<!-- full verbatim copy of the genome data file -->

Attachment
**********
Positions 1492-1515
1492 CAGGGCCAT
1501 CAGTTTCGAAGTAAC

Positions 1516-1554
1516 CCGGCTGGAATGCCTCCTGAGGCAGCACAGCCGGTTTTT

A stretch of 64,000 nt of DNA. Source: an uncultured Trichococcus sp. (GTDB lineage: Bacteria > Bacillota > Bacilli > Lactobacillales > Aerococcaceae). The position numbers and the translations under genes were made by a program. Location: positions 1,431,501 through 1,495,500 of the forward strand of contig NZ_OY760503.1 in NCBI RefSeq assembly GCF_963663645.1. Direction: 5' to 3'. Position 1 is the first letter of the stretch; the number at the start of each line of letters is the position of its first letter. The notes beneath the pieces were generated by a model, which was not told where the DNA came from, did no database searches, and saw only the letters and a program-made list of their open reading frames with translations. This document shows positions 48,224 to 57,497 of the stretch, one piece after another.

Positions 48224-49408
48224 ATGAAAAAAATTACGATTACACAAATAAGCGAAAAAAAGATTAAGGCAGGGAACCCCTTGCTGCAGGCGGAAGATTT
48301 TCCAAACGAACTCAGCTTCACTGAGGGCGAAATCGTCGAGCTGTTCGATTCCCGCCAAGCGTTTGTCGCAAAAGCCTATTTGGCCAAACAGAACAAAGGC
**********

Positions 1492-1515
1492 CAGGGCCAT
1501 CAGTTTCGAAGTAAC

Positions 1516-1554
1516 CCGGCTGGAATGCCTCCTGAGGCAGCACAGCCGGTTTTT

A stretch of 64,000 nt of DNA. Source: an uncultured Trichococcus sp. (GTDB lineage: Bacteria > Bacillota > Bacilli > Lactobacillales > Aerococcaceae). The position numbers and the translations under genes were made by a program. Location: positions 1,431,501 through 1,495,500 of the forward strand of contig NZ_OY760503.1 in NCBI RefSeq assembly GCF_963663645.1. Direction: 5' to 3'. Position 1 is the first letter of the stretch; the number at the start of each line of letters is the position of its first letter. The notes beneath the pieces were generated by a model, which was not told where the DNA came from, did no database searches, and saw only the letters and a program-made list of their open reading frames with translations. This document shows positions 48,224 to 57,497 of the stretch, one piece after another.

Positions 48224-49408
48224 ATGAAAAAAATTACGATTACACAAATAAGCGAAAAAAAGATTAAGGCAGGGAACCCCTTGCTGCAGGCGGAAGATTT
48301 TCCAAACGAACTCAGCTTCACTGAGGGCGAAATCGTCGAGCTGTTCGATTCCCGCCAAGCGTTTGTCGCAAAAGCCTATTTGGCCAAACAGAACAAAGGC